As promised, a review of The Distant Land of My Father.
Someone, somewhere in the City of Palo Alto deemed The Distant Land of My Father by Bo Caldwell to be a good choice for the entire city to read. I’d like to meet this someone.
Actually, after googling it, I discovered it was NOT in fact someone in Palo Alto (my apologies), but some committee at a group called Silicon Valley Reads, and it is described as
“The debut novel of a Cupertino author that tells the story of betrayal and reconciliation spanning several years across two continents has been selected for Silicon Valley Reads 2008.”
I am not impressed. So the author lives in Cupertino. Does that mean that if I write/publish a book they’ll sent out hundreds of copies? Somehow, I am skeptical.
The Distant Land of My Father was part toned down King Rat, part not-quite chick lit-coming of age in the guise of a fictitious memoir. It comes complete with a “reading guide” which echo the questions asked by English teachers on essay tests, for example:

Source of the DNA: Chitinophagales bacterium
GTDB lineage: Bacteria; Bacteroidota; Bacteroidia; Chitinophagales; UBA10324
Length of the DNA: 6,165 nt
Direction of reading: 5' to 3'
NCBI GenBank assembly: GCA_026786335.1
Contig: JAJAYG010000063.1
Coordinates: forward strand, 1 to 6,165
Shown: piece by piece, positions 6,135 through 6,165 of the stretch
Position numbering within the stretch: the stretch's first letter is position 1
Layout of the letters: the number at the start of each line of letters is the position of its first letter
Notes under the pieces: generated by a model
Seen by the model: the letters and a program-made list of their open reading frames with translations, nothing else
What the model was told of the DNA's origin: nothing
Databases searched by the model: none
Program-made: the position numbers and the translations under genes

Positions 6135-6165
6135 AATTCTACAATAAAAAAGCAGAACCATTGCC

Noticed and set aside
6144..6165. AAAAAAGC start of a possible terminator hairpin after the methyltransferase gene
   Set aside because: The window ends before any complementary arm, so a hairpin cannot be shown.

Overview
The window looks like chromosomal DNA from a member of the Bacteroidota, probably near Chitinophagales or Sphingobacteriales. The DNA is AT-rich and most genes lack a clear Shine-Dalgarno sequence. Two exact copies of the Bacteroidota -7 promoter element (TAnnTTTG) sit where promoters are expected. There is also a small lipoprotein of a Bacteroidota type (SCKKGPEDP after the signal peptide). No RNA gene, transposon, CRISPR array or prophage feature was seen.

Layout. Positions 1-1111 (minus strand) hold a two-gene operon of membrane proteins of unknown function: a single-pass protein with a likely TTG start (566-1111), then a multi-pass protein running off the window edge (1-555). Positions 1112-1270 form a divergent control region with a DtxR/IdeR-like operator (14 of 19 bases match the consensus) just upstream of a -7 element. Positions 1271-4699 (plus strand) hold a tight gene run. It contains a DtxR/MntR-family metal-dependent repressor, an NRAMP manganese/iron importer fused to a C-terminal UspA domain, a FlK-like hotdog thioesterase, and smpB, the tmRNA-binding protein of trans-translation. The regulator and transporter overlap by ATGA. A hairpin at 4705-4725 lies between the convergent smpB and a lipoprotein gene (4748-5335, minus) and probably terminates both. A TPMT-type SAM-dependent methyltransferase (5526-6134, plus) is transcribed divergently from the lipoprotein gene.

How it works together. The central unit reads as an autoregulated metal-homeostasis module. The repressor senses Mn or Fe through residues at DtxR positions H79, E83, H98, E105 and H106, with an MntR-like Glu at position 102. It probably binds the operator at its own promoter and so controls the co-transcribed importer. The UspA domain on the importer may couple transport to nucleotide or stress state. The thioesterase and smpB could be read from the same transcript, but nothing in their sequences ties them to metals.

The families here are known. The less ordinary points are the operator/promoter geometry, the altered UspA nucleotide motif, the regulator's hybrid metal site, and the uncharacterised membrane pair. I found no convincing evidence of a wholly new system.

“Q> What specific capabilities make Genevieve “a master of adaptability” and self-transformation (249) How would you describe Joseph Schoene’s skills at adapting? What adaptations and self-transformations does each undertake? What incidents show most dramatically or most convincingly the reasons, circumstances, and consequences-and the limitations-of their adaptive powers? How and why do others undergo transformations? With what results?”
Seriously, unless you’re being graded on it who asks/answers questions like that? I am also curious to know what sort of research she did before writing Distant Land, Clavell spent time in a Japanese POW camp years before Ms. Caldwell had been born. While some reviewers praise
“The vivid evocation of Shanghai’s potent sights, sounds, and smells has all the excitement you could want. An elegant and refined story of families, wartime, and the mystique of memory.” — Kirkus Reviews
I am questioning what experiences she is drawing from. I am in no way implying books must be slightly autobiographical, I am just curious to what a woman born in Oklahoma knows about Shanghai. If she was writing about vampires I would be less skeptical, but Shanghai is a real place, and I am curious to know what inspired her to write such a “vivid evocation.”
I find prefer James Clavell, he has a Wikipedia page